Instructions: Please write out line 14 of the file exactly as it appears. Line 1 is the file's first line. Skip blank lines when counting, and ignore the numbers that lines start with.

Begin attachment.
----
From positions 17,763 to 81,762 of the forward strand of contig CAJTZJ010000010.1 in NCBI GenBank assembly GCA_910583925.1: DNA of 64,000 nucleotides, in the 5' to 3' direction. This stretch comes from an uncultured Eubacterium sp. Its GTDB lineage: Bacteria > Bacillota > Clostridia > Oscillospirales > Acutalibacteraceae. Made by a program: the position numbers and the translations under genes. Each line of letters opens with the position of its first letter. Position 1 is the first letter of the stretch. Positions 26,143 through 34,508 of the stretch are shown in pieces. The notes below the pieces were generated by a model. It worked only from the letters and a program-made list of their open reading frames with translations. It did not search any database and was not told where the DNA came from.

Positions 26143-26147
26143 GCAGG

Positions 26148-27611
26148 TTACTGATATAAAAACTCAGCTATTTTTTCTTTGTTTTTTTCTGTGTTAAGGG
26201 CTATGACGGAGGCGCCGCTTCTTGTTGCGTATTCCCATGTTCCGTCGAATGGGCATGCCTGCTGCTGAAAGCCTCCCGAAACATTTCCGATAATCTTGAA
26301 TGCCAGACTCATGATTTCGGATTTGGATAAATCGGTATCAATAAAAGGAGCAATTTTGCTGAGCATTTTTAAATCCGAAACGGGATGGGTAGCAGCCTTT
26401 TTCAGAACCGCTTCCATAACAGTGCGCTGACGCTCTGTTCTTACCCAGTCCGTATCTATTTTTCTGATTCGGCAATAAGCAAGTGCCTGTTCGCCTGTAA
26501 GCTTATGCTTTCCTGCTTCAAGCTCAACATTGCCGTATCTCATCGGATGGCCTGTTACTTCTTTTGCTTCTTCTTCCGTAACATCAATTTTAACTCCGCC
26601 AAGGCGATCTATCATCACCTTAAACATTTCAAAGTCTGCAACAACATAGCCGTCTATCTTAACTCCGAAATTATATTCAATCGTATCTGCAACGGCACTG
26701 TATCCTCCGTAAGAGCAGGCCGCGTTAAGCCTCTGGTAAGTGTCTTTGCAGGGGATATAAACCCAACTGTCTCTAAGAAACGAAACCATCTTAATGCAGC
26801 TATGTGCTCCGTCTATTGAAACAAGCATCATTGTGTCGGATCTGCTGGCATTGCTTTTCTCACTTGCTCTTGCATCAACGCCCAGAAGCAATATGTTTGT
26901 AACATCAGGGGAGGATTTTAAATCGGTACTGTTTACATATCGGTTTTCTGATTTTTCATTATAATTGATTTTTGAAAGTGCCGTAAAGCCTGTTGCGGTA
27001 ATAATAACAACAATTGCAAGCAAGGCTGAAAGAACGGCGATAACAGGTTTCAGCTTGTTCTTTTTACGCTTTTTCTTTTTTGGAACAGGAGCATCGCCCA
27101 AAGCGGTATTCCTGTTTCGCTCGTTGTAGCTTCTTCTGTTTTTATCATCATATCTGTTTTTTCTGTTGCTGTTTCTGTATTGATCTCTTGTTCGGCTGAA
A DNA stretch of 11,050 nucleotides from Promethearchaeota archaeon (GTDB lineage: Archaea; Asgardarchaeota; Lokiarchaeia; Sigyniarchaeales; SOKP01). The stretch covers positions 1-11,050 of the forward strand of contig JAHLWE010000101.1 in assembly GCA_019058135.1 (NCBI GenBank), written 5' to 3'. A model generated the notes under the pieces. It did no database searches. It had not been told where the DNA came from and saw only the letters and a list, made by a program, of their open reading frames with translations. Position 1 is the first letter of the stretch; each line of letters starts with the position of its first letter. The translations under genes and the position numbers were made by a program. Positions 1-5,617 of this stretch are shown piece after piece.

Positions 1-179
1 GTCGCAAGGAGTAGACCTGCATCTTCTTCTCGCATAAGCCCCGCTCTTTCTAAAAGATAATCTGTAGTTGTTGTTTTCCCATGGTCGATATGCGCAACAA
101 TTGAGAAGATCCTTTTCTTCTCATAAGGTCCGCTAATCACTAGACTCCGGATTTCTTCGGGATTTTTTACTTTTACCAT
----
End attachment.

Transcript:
27001 ATAATAACAACAATTGCAAGCAAGGCTGAAAGAACGGCGATAACAGGTTTCAGCTTGTTCTTTTTACGCTTTTTCTTTTTTGGAACAGGAGCATCGCCCA